The Pasteur Museum is housed in the apartment where Louis Pasteur spent his final seven years and offers a rare behind-the-scenes look at the living and working environment of the world-renowned scientist. Visitors can gain a unique insight into his everyday life alongside his wife and can admire his rich and diverse scientific work.
The Institut Pasteur’s scientific strategy focuses on developing original and innovative topics and promoting interdisciplinary and multidisciplinary cooperation and approaches. The Institut Pasteur teams have access to the technological resources needed to speed up and further improve the quality of their outstanding research.
Ever since the introduction of the world’s first "Technical Microbiology" course in 1889, teaching has been a priority for the Institut Pasteur. The Institut Pasteur has an international reputation for quality teaching that attracts students from all over the world who come to further their training or top up their degree programs.
The mission of the Industrial Partnership team is to detect, promote, assist and protect the inventive activities from research (inventions, know-how and biological materials) conducted at the Institut Pasteur (and in some Institutes of its international network), and transfer there to industrial and/or institutional partners, in order to serve the patient needs and for the benefit of the society, as well as to contribute to sustainability of the Institut Pasteur’s resources.
With international courses, PhD and postdoctoral traineeship, each institute of the Institut Pasteur International Network (RIIP) contributes to the transmission of knowledge with the training of young researchers all around the world. In this context, doctoral and postdoctoral programmes, study and traineeship fellowships are available to scientists. Alongside training, dynamism and attractiveness of RIIP will result in the creation of 4-year group for the young researchers.
It is becoming increasingly common to see individuals infected by the dengue virus who develop an ultimately fatal hemorrhagic syndrome, particularly in children during epidemics. However, in most cases, dengue remains a generally benign or even asymptomatic viral infection. One explanation for this phenomenon has just been put forward by researchers from CNRS , Institut Pasteur , Inserm and the University of Berkeley (California, USA) in a recent publication in the journal PloS NTD. The demonstration of a new mechanism of resistance to dengue virus could form the basis for new strategies to prevent this disease.
Paris, october 14, 2008
Among the cells in the immune system, dermal dendritic cells are described as the initial cell targets of dengue virus at the site of inoculation by its vector, the mosquito. An interaction between the viral glycoprotein envelope and the CD209/DC-SIGN surface molecule of dermal dendritic cells may be the principal event that triggers infection of these cells and then disseminates the dengue virus throughout the infected individual.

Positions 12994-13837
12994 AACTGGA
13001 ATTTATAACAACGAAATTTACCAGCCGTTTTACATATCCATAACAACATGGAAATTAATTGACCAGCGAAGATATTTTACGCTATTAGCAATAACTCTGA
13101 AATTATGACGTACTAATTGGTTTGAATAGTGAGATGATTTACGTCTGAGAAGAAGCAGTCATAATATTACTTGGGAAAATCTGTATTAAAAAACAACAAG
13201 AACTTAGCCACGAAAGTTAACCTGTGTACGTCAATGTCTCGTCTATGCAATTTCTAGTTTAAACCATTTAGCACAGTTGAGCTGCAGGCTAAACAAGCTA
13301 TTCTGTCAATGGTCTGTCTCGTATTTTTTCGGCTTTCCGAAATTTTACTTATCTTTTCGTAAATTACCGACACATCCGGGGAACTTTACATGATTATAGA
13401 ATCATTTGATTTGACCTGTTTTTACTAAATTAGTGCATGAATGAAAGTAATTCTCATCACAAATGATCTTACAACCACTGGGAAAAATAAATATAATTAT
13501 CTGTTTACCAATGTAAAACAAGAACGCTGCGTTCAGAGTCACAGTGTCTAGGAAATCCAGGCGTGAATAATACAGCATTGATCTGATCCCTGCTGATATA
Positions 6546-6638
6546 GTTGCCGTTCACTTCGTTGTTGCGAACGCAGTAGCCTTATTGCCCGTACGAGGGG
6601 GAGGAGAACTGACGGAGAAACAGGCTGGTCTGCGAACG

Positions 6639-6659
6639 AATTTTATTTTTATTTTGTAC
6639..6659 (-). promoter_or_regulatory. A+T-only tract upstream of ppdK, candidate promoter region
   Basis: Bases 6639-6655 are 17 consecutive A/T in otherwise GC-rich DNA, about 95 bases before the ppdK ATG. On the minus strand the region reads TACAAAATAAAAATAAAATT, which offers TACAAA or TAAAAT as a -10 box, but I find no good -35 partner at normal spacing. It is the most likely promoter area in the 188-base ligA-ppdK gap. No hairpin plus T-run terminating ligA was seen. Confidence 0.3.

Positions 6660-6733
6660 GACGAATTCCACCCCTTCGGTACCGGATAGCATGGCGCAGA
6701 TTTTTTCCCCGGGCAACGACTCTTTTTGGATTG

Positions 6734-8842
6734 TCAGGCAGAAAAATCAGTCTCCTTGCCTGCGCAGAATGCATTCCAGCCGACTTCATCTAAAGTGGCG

The scientists observed that human dermal macrophages expressing CD209/DC-SIGN were able to capture the dengue virus inoculated by the mosquito without the virus being able to multiply. This unexpected inhibition of viral replication, despite the virus being present in the macrophage, has recently been demonstrated by a group of researchers from CNRS, Institut Pasteur, Inserm and the University of Berkeley who were collaborating on this project on dengue. Their report constitutes the first description of a new resistance mechanism that represents an important innate defence system against dengue virus infection in humans.
Each year, dengue affects more than 100 million people out of the two billion who live in regions infested by the vector mosquito Aedes aegypti. This disease constitutes a growing public health problem linked to the extension of infested zones and the increase in the number of severe cases in regions with high endemicity. It has become the principal emerging vector-borne viral disease in tropical and subtropical regions of South-East Asia and Latin America, including French overseas departments and territories such as the French West Indies and Guiana, and French Polynesia. In mainland France, dengue has been a notifiable disease since 2006.
1 Laboratoire Immunologie et chimie thérapeutiques (CNRS/Université Louis Pasteur)
2 Unité Interaction Moléculaires Flavivirus-Hôtes (Institut Pasteur), Unité de recherche de virologie structurale (Institut Pasteur/CNRS),
3 Inserm U872
4 Immune response cells involved in controlling infection by pathogenic agents
Dermal-Type Macrophages Expressing CD209/DC-SIGN Show Inherent Resistance to Dengue Virus Growth, PLoS Neglected Tropical Diseases, published online October 1st , 2008.
Wing-Hong Kwan1,2,3, Erika Navarro-Sanchez 4,5, Hélène Dumortier 1, Marion Decossas 1, Hortense Vachon 1, Flavia Barreto dos Santos 6, Hervé W. Fridman 2,3, Félix A. Rey 5, Eva Harris 6, Philippe Despres 4, Christopher G. Mueller 1
1 CNRS, Laboratory of Therapeutic Immunology and Chemistry, IBMC, Université Louis Pasteur, Strasbourg, France
2 INSERM U872, Centre de Recherches Biomédicales des Cordeliers, Paris V UMRS 872, France
3 INSERM U872, Centre de Recherches Biomédicales des Cordeliers, Paris VI UMRS 872, France
4 Unité Interactions Moléculaires Flavivirus-Hôtes, Institut Pasteur, Paris, France
5 Unité de Recherche de Virologie Structurale, CNRS URA 3015, Institut Pasteur, Paris, France
6 Division of Infectious Diseases, School of Public Health, University of California, Berkeley, California, United States of America